Elephants are considered living incarnations of the Hindu god Ganesha. With such a powerful belief backing their existence, one would expect them to be worshipped and treated as royalty. Truth be told, the treatment of these living incarnations are proof enough on what lies ahead for God’s planning to pay us ‘unholier-than-thou’ humans a visit.
From being a mode of transport at the onset of civilization to being war elephants warding off enemies with its sheer size and lethal tusks, these majestic giants have buttressed mankind throughout history. But we were quick to realize that however domesticated and trained they were, elephants are still wild at heart. During times of war, it was common for a mahout to carry a sharp weapon or sword to sever the elephants spinal cord if they acted against human training.
After the sixteenth century, with the discovery of gun powder, elephants finally escaped the battle field, but still continued to transport ammunitions for India and Burmese forces up till World War II.
As soon as the fightings seized, we sure did have other plans for these domesticated giants. When they were not busy working the fields to feed man, they entertained us through circuses and road shows, a mere mockery of their existence. With the strength of several horses combined, these circus elephants could plough the fields faster and carry larger loads of supply.
Many years and cruelties later, thanks to the lobbying efforts of animal rights groups, Elephants were finally freed from the shackles of the circus life with many being rehabilitated to make up for the horrors they had witnessed since birth.
To think that we were this close to re-writing history and then the tourism era dawned on us. Elephants were the new poster animal for tourism to Thailand, Sri lanka, India to name a few. Under the pretext of rehabilitation, fake sanctuaries sprang up offering various entertaining activities for us again. The circus had undergone a makeover, but the plight of the participating elephants remained the same..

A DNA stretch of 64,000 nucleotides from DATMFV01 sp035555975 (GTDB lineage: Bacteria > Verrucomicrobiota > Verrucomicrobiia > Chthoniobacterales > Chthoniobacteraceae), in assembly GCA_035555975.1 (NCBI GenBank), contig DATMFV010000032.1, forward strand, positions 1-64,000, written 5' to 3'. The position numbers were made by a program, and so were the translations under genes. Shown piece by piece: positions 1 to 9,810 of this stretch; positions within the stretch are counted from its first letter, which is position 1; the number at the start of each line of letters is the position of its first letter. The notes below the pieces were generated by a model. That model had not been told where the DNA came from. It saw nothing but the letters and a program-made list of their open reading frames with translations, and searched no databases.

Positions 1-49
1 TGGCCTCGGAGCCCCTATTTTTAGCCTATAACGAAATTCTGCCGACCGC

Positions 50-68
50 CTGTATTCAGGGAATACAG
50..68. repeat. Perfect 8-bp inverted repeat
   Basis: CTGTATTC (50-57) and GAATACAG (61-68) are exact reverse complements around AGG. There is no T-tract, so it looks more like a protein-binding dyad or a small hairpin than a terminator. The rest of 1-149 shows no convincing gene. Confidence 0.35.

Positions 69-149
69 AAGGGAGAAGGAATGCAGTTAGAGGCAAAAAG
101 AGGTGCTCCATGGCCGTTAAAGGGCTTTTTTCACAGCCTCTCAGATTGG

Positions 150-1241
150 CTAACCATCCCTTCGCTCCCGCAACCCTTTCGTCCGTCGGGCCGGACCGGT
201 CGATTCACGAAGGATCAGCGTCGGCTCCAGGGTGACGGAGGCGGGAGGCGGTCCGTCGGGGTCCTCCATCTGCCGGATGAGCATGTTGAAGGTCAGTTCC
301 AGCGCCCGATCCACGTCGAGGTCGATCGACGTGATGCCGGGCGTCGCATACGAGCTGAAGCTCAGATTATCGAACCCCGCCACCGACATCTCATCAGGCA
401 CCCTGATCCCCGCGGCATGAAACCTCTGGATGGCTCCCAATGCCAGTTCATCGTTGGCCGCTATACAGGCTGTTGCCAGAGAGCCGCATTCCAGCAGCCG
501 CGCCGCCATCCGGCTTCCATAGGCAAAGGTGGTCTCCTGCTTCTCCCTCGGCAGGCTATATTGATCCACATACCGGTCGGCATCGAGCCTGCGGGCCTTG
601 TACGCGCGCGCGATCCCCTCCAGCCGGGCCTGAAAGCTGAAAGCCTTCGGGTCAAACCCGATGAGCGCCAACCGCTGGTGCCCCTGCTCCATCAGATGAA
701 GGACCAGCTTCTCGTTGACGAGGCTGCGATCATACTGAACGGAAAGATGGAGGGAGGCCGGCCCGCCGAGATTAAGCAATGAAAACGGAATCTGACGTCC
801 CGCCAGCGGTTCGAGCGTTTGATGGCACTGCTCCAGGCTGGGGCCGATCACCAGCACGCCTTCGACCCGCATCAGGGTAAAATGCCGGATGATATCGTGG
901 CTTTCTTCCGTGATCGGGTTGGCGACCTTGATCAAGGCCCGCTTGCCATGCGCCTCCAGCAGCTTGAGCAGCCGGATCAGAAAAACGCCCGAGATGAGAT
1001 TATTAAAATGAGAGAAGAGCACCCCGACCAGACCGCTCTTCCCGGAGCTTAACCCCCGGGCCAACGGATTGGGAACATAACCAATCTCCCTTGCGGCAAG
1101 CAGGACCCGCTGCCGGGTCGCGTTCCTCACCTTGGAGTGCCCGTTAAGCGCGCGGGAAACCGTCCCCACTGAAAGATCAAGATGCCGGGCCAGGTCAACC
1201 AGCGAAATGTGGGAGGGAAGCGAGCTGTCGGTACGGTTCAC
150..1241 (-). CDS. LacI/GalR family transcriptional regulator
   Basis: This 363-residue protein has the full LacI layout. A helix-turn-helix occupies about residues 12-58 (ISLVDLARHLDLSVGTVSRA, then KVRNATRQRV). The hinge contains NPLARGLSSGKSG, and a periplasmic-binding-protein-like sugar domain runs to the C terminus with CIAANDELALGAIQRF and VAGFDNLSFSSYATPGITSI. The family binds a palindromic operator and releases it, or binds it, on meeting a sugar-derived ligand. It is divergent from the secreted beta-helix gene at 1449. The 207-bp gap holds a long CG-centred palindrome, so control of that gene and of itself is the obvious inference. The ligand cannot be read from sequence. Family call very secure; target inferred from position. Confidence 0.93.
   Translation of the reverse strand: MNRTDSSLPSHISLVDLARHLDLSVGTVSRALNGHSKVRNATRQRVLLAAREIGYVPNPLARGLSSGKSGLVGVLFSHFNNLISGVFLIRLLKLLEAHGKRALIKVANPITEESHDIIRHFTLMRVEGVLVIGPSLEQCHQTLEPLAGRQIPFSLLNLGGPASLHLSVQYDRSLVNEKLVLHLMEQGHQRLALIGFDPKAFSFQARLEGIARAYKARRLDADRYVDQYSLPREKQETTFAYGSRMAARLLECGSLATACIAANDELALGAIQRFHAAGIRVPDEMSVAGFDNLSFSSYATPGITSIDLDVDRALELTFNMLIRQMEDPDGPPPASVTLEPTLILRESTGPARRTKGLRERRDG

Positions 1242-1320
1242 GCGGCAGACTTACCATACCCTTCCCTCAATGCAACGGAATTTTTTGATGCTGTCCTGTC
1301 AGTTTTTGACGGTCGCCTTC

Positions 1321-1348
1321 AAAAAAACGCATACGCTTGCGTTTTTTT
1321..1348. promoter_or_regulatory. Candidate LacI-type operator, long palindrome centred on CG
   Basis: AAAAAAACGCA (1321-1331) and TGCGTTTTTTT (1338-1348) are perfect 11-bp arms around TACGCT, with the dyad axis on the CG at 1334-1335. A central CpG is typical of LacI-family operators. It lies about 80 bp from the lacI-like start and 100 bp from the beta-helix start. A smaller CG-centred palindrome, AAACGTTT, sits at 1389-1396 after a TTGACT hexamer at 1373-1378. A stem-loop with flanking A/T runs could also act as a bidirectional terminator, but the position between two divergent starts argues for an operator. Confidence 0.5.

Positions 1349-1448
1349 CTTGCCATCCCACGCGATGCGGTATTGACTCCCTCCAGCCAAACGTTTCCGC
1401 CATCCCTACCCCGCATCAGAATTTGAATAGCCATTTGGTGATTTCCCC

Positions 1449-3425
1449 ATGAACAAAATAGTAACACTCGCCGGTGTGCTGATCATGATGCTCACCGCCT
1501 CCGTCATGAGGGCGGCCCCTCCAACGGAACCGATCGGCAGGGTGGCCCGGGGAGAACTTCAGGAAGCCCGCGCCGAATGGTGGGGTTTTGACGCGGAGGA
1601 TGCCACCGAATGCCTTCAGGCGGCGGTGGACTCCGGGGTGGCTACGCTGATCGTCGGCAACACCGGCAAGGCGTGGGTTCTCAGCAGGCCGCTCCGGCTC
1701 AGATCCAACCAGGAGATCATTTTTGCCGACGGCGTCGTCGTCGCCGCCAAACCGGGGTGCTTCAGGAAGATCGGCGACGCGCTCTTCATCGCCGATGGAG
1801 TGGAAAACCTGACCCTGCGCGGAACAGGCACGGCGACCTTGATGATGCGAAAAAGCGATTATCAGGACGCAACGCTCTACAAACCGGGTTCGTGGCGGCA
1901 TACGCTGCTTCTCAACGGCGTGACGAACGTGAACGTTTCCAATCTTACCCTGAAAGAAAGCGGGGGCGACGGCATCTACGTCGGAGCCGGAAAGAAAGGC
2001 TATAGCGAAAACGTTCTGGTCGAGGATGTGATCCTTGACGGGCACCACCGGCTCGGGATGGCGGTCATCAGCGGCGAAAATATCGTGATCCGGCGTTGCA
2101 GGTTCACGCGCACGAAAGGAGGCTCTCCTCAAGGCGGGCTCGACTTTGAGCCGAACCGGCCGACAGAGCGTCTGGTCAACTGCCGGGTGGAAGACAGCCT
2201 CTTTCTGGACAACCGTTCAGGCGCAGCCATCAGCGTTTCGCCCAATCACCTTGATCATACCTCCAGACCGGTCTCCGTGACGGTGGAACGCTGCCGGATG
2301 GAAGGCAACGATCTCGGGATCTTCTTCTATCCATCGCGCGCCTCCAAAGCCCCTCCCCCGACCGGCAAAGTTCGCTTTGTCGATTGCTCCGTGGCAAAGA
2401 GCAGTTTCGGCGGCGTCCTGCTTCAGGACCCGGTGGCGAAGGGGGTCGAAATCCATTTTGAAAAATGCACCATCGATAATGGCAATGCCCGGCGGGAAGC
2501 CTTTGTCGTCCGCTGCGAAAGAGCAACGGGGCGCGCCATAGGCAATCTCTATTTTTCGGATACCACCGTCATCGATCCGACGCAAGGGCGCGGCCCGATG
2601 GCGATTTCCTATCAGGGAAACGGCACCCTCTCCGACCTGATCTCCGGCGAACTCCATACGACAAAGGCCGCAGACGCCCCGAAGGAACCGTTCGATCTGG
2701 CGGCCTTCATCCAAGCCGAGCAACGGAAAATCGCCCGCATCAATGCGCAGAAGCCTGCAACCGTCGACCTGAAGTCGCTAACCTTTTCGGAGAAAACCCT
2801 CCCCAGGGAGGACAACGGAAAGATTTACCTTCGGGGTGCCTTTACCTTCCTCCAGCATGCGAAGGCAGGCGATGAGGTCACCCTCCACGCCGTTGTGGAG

In the South of India, thanks to the religious angle, elephants never went out of work. Being considered incarnations were a selling point to religious festivals and rites. The temple season in Kerala begins every year from August until May and this is the toughest 10 months for these elephants. They do not get enough rest or nourishment during this period.
These festivals prefer male elephants which has lead to a population imbalance. Moreover, the number of elephants held captive in Kerala has shown a decline due to the grim conditions in which they are forced to live. Increase in the number of festivals as opposed to the decline in the number of elephants have further worsened the situation for these surviving giants.
The mother of all festivals that marks the closing of temple season in Kerala is the world renowned Thrissur Pooram. Plea from various animal rights groups around the globe to disallow participation of elephants in such rites have been ignored. Social workers who have devoted their lives to this cause have been silenced by the authorities. Elephants continue to stand under the scorching sun, overwhelmed by the crowds and the blasting orchestra that is magnified due to their highly sensitive ears.
FACT: Elephants have very sensitive ears. So sensitive, that they can hear cloud movements. It is nature’s way of making up for their poor eyesight.
While history has been unkind to them, it tends to repeat itself. One of the deflecting tactics used by the Romans in the battle of Zama in 202 BC against the Hannibal’s elephant army was the use of blowing horns and other loud noises to scare them. It is a pity that even though we may not be at war anymore, these elephants continue to be. If the loud noises made them scatter & run centuries ago, today, man has trained them to stand, face the music and suffer alone at these festivals, Thrissur Pooram being just one of them.
While it seems true what they say — an elephant never forgets —their capacity for forgiveness is astonishing, heart-warming and humbling. Perhaps, one day, every human will be able to see them this way.
How can we help?
- Join PETA
- Join Sangita Iyer and her team at Voice for Asian Elephant Society
- Join the Sheldrick Trust, Africa
- Say NO to Elephant rides and other Elephant related activities
- Stop the purchase or use of Elephant hair. It WONT bring good luck.
- 18 deaths in 6 months in Kerala– The News Minute
- There are no winners in elephant tourism industry– World Animal Protection
- Elephant poaching in Botswana– The New York Times
- 520 captive elephants in Kerala reveals census– The Hindu
Disclaimer- We did not use any sensitive photographs as we strongly want our readers to visualize the image of a happy and content elephant instead of the appalling ones that circulate online. Let us join together, visualize and manifest our common dream of a good life for these gentle souls.